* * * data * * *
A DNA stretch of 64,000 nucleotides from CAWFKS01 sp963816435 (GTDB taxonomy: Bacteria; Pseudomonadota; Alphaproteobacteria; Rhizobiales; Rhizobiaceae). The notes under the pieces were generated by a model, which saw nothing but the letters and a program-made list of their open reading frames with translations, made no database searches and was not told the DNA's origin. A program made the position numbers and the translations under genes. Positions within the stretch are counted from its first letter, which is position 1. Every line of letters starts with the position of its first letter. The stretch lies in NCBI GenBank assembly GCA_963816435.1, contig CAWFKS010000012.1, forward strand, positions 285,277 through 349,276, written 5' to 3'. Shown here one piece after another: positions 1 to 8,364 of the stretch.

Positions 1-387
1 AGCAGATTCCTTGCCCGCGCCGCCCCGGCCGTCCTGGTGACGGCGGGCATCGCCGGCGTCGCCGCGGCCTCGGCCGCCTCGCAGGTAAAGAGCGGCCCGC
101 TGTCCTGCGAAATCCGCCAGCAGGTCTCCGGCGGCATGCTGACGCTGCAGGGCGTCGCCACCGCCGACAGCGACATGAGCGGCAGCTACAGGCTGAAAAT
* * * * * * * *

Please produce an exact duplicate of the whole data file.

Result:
A DNA stretch of 64,000 nucleotides from CAWFKS01 sp963816435 (GTDB taxonomy: Bacteria; Pseudomonadota; Alphaproteobacteria; Rhizobiales; Rhizobiaceae). The notes under the pieces were generated by a model, which saw nothing but the letters and a program-made list of their open reading frames with translations, made no database searches and was not told the DNA's origin. A program made the position numbers and the translations under genes. Positions within the stretch are counted from its first letter, which is position 1. Every line of letters starts with the position of its first letter. The stretch lies in NCBI GenBank assembly GCA_963816435.1, contig CAWFKS010000012.1, forward strand, positions 285,277 through 349,276, written 5' to 3'. Shown here one piece after another: positions 1 to 8,364 of the stretch.

Positions 1-387
1 AGCAGATTCCTTGCCCGCGCCGCCCCGGCCGTCCTGGTGACGGCGGGCATCGCCGGCGTCGCCGCGGCCTCGGCCGCCTCGCAGGTAAAGAGCGGCCCGC
101 TGTCCTGCGAAATCCGCCAGCAGGTCTCCGGCGGCATGCTGACGCTGCAGGGCGTCGCCACCGCCGACAGCGACATGAGCGGCAGCTACAGGCTGAAAAT